Friday, December 14, 2012

Do a year-end business review

Business owners and managers spend most of their time monitoring operations and dealing with everyday problems. But just as an annual checkup from your physician helps to monitor and manage your personal health, an annual checkup can do the same for your business. The benefits of such a review are holding your company accountable and evaluating current performance to better plan and execute future operations. Here are seven things that you should make time to do every year. These are important for your longer-term business health and personal success.

1. Review your business insurance coverage. Don't just automatically write a check to renew your insurance policies when they come due. Instead, you should sit down with your insurance agent every year. Review your business operations, focusing on any changes. Discuss types of risk that could arise. Ask about new developments in business insurance. Use your agent's expertise to identify risk areas and suggest suitable coverage.

2. Review your business tax strategy. Consider adjusting taxable earnings for the year, perhaps by accelerating expenses or delaying income at year-end. (You may want to reverse that strategy this year if you think tax rates will actually increase in 2013.) If you're a cash-basis taxpayer, you could boost 2012 deductions by declaring and paying bonuses in December rather than in early January. Also, you may be able to defer invoicing or make early purchases to reduce your 2012 tax bill.

Look into the "Section 179" rule that allows you to take an immediate tax deduction for most purchases of business furniture and equipment. By deducting the full cost immediately instead of depreciating it over several years, you'll cut this year's tax bill. For 2012, you can deduct up to $139,000 of qualifying purchases, subject to limits.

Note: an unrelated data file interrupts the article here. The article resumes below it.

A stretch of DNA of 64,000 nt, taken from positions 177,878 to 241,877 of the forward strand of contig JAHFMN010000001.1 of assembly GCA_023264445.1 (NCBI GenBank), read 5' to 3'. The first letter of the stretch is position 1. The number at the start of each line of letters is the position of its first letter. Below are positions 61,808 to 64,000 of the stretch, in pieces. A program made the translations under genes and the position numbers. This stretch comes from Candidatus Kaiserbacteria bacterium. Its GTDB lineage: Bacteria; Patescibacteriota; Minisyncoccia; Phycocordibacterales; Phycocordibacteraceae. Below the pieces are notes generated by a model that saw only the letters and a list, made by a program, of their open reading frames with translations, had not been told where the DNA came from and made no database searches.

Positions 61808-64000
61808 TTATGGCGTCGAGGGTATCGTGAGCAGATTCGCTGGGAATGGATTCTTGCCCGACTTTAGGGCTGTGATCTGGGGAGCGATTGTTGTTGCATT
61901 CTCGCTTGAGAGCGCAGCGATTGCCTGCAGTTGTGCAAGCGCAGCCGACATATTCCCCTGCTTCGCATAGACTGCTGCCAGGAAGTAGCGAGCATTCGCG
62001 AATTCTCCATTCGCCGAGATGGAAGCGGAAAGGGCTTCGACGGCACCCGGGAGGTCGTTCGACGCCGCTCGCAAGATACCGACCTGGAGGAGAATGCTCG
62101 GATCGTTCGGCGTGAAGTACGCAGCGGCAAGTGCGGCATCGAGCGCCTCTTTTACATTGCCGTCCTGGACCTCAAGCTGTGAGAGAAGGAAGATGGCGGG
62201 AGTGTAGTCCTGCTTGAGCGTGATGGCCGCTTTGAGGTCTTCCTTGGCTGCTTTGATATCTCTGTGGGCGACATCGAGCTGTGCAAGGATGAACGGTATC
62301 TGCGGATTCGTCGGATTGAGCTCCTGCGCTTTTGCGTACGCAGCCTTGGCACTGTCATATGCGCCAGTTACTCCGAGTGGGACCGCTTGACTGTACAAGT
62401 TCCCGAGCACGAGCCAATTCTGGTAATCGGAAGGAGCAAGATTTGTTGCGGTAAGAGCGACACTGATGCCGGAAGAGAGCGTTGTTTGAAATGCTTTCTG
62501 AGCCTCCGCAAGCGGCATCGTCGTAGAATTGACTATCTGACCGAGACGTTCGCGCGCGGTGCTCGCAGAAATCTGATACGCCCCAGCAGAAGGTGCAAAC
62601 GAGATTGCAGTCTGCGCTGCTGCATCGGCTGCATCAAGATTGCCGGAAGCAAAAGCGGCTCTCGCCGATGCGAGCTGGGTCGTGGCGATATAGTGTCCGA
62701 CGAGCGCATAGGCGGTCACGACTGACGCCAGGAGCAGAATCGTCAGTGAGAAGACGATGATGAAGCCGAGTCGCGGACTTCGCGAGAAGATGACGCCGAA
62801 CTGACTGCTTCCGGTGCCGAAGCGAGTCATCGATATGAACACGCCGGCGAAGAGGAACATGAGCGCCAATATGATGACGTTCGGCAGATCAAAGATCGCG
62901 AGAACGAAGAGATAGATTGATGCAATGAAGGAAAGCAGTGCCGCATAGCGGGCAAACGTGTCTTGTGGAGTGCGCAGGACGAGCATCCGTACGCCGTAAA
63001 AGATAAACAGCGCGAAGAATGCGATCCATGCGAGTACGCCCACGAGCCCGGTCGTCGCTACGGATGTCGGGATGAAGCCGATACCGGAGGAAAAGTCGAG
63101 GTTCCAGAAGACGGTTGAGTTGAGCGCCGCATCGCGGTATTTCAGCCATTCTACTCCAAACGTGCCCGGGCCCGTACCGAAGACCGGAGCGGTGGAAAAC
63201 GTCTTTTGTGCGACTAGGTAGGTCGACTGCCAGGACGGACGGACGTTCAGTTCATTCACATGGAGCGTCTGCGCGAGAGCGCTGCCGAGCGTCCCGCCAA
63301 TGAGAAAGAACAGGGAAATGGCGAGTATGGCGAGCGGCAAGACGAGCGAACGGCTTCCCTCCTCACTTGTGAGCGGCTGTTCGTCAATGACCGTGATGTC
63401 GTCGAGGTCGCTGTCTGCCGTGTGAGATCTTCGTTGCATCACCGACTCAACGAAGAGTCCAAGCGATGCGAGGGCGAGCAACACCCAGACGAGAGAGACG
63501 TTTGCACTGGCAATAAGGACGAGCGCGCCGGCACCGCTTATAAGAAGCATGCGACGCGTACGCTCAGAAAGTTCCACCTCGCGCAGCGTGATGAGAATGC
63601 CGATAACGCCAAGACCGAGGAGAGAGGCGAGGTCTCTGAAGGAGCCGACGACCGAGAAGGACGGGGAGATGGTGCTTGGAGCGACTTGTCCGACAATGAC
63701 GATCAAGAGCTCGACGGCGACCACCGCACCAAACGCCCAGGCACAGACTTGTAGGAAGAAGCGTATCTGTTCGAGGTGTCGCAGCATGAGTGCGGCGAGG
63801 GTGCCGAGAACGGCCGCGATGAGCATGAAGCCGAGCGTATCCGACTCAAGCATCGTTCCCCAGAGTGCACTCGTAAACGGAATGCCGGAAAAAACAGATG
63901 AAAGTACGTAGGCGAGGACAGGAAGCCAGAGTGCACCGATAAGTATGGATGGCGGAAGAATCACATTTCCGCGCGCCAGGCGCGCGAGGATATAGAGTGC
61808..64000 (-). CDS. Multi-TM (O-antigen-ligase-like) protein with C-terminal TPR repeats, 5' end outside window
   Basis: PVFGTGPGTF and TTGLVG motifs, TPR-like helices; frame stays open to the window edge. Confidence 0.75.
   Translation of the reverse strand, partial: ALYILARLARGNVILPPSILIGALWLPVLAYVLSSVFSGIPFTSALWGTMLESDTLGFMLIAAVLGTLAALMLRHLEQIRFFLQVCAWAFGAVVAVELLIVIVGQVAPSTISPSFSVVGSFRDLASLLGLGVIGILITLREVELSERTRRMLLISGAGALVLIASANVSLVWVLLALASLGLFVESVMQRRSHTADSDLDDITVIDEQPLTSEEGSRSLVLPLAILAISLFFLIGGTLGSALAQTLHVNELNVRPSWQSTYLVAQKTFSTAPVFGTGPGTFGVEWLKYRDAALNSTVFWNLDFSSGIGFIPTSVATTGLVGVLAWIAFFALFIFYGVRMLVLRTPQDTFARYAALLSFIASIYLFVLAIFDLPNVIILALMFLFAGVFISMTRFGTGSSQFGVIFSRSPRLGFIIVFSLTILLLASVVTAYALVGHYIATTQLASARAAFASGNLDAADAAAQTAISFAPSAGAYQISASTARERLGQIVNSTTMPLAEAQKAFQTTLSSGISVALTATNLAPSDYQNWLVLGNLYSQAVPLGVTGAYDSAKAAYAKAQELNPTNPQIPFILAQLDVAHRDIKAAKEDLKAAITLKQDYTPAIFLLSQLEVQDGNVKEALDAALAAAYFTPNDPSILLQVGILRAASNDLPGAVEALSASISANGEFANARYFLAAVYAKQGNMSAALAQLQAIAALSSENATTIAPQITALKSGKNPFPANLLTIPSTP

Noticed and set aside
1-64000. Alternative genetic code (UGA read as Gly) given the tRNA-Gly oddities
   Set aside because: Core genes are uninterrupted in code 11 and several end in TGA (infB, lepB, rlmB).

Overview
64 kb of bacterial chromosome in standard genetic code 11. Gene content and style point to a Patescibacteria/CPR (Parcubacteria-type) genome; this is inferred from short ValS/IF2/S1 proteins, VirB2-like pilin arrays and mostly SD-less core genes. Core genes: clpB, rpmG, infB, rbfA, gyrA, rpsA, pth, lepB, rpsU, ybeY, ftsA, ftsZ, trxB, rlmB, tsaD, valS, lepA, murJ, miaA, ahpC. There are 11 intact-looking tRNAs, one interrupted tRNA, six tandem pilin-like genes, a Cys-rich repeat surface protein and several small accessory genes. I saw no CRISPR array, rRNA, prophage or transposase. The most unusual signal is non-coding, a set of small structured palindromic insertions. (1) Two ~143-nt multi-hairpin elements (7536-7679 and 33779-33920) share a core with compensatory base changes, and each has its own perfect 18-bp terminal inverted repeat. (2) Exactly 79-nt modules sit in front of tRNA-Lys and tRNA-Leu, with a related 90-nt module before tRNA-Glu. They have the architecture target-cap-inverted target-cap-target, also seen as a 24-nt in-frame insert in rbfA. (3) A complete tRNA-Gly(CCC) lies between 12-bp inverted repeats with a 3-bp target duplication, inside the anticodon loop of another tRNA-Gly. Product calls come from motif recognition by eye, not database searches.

As your business grows, it's always good to make sure you're using the most appropriate form of business -- whether it's sole proprietor, S or C corporation, LLC, or partnership.

Look for other tax breaks, such as specialized tax credits, that you might not be using to full advantage.

3. Survey your customers. An annual customer satisfaction survey is a great way to assess performance, obtain insight on potential new products or services, and to let your customers know how much you value their business.

4. Check the effectiveness of your marketing. Are your current methods and channels working well, or are you simply doing what you've always done?

5. Update succession planning for your business. Review your succession planning annually. You should have a specific plan for each key manager position, including yourself. Be prepared for a short-term absence or a permanent vacancy. Your plan might mean promoting from within or recruiting externally. An up-to-date plan can be invaluable if you have an unexpected vacancy.

6. Review your business banking relationships. Annually, you should go over your cash balances and banking relationships with your controller, CFO, or accountant. Then both of you should meet with your banker. Ask about new products or services that could help your company. Address any service concerns or problems you might have had. Look for ways to reduce idle cash, boost interest earned, and improve cash flows.

7. Review and update your personal estate planning. If you're a business owner, your company is likely to be a significant part of your estate. A good estate plan is essential if you hope to pass the business on to your heirs. Your company, your personal circumstances, and the tax laws are continually changing. You should take time each year to make sure your plans are current.

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